and of comparable accuracy for nominal GNP and the interest rate. experimenting with methods of restricting parameters would have lowered the average errors of the VAR forecasts. or the number of lag lengths. measured as employee hours. then the results probably would not have seemed novel enough to warrant publication. for example). whereas most VAR forecasters use restrictions to reduce the effective number of estimated coefﬁcients. A is the actual value of a macroeconomic variable. and P is the predicted value. The unexpected increase in employee hours could indicate that labor demand had risen due to unexpectedly rapid GDP growth. The results. Over that period. this model was unrestricted. . each equation contains 31 coefﬁcients to be estimated—a large number relative to the length of postwar U. the choice of variables (monetary base versus M1 or M2. the VAR forecasts were more accurate for real GNP more than one quarter ahead. shown in Table 2. any VAR model will contain only a fairly small number of variables. Although there are methods to reduce the effective number of coefﬁcients that need to be estimated. their ﬁvevariable VAR model produced forecasts that. Thus as a practical matter. e = t (At − Pt ) . there are many such opportunities for skilled analysts to improve forecast accuracy by informally incorporating the latest data. In addition. it is inevitable in such studies that if the VAR forecasts had been signiﬁcantly less accurate. How. and thus it is a statistically small sample. was increasing rapidly in a quarter in which GDP was forecast to rise slowly. summarized in Table 1. were of comparable accuracy to those of the commercial forecasting services. an analyst might note that labor input. the analyst would then increase the constant terms in the equations determining GDP for the current quarter and quite possibly the next quarter as well. for four and six quarters ahead. That said. As a result. the number of coefﬁcients still rises rapidly as the number of variables is increased. is it possible for them 5 In this case the authors could have changed the start date of the regressions used to estimate the VAR model’s coefﬁcients. are root mean squared errors 2 (RMSEs). time series. 6 For example. which probably indicates the advantage of incorporating current data into a forecast by using add factors. each with six lags. In another study.S. They studied simulated forecasts versus actual forecasts from the forecasting services. less accurate for inﬂation. Since statistical agencies release important new data every week. then. A different caveat applies to their results. The commercial services predicted real and nominal GNP signiﬁcantly more accurately for one and two quarters ahead.6 The VAR model studied by Lupoletti and Webb has ﬁve variables. a VAR model will always ignore potentially valuable data. that is. With a constant term. One caveat is that the data summarized in this table cover a relatively short time period. If other data were consistent with that line of reasoning. where e is the RMSE. Lupoletti and Webb (1986) also compared VAR forecasts to those of commercial forecasting services over a longer time period than in the previous comparison. While the details5 of the simple model were not varied to obtain more accurate forecasts.30 Federal Reserve Bank of Richmond Economic Quarterly series of forecasts from small VAR models that incorporated from six to eight variables. in comparison with forecasts from services using large Keynesian models.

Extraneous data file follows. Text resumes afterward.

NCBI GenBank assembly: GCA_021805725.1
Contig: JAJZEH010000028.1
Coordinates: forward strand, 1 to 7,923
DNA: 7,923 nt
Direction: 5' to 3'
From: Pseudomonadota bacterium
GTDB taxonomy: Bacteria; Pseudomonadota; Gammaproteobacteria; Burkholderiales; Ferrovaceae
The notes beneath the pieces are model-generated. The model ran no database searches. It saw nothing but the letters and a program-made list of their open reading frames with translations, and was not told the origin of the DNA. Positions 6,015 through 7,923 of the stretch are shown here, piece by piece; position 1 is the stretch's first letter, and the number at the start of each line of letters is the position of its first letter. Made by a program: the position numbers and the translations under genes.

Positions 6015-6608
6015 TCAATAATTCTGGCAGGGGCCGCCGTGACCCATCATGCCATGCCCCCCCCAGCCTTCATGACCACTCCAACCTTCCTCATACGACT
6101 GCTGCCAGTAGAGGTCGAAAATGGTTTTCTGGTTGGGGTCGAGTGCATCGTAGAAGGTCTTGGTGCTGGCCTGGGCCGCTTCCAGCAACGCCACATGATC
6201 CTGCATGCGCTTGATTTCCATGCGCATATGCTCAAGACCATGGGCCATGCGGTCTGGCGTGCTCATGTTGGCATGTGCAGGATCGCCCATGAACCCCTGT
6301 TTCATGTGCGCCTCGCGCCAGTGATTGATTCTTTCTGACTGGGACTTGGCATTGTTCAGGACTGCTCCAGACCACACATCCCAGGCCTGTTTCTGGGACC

7 Notes: Data are root mean squared errors (RMSEs) from postsample forecasts. a VAR model is a satisfactory approximation to an underlying structure that would be better approximated by a larger.3 2.0 3.0 1.9 DRI 2.5 2.3 2.0 1.7 WEFA 3.4 2. .4 0.9 3.4 1.9 1. A forecast from a Keynesian model. and forecasts of the Treasury bill rate are cumulative changes in the quarterly average level.5 1. and the others were made one month later.3 4.6 0.2 2.4 1.6 3.6 3.3 2.6 0.2 1.9 1.7 3. Webb: Two Approaches to Macroeconomic Forecasting 31 Table 1 Average Forecast Errors from Forecasts Made in the Early 1980s Variable: Forecast Horizon (Quarters) Real GNP: 1 2 4 8 GNP deﬂator: 1 2 4 8 Nominal GNP: 1 2 4 8 Treasury bill rate: 1 2 4 8 Chase 2. more complex model.0 1.8 2. Forecasts from WEFA were made in mid-quarter.1 1. H.2 3.7 2.R.4 1.5 3.4 2.7 3.7 2. A forecast from a VAR model will thus be an unconditional forecast in that it is not conditioned on any particular sequence of policy actions but rather on the average behavior of policymakers observed in the past.1 2.6 2.9 3. Data are from McNees (1986). That more complex model would include how government policymakers respond to economic events.1 1.8 3.8 2.7 2.2 3.6 2. the GNP deﬂator. to produce relatively accurate forecasts? One possibility is that there is only a limited amount of information in all macroeconomic time series that is relevant for forecasting broad aggregates like GDP or its price index and that a shrewdly chosen VAR model can capture much of that information.1 BVAR 2. then.6 3.7 1.4 2.1 3.7 2.4 1.4 3.2 1.0 2.2 3.1 1.1 1. Forecasts are from 1980Q2 to 1985Q1.5 2.2 3.2 3. Forecasts of real GNP.5 0. At best.8 3.3 4. and nominal GNP are percentage changes from the previous quarter. The VAR approximation will be based on the average response over a particular sample period.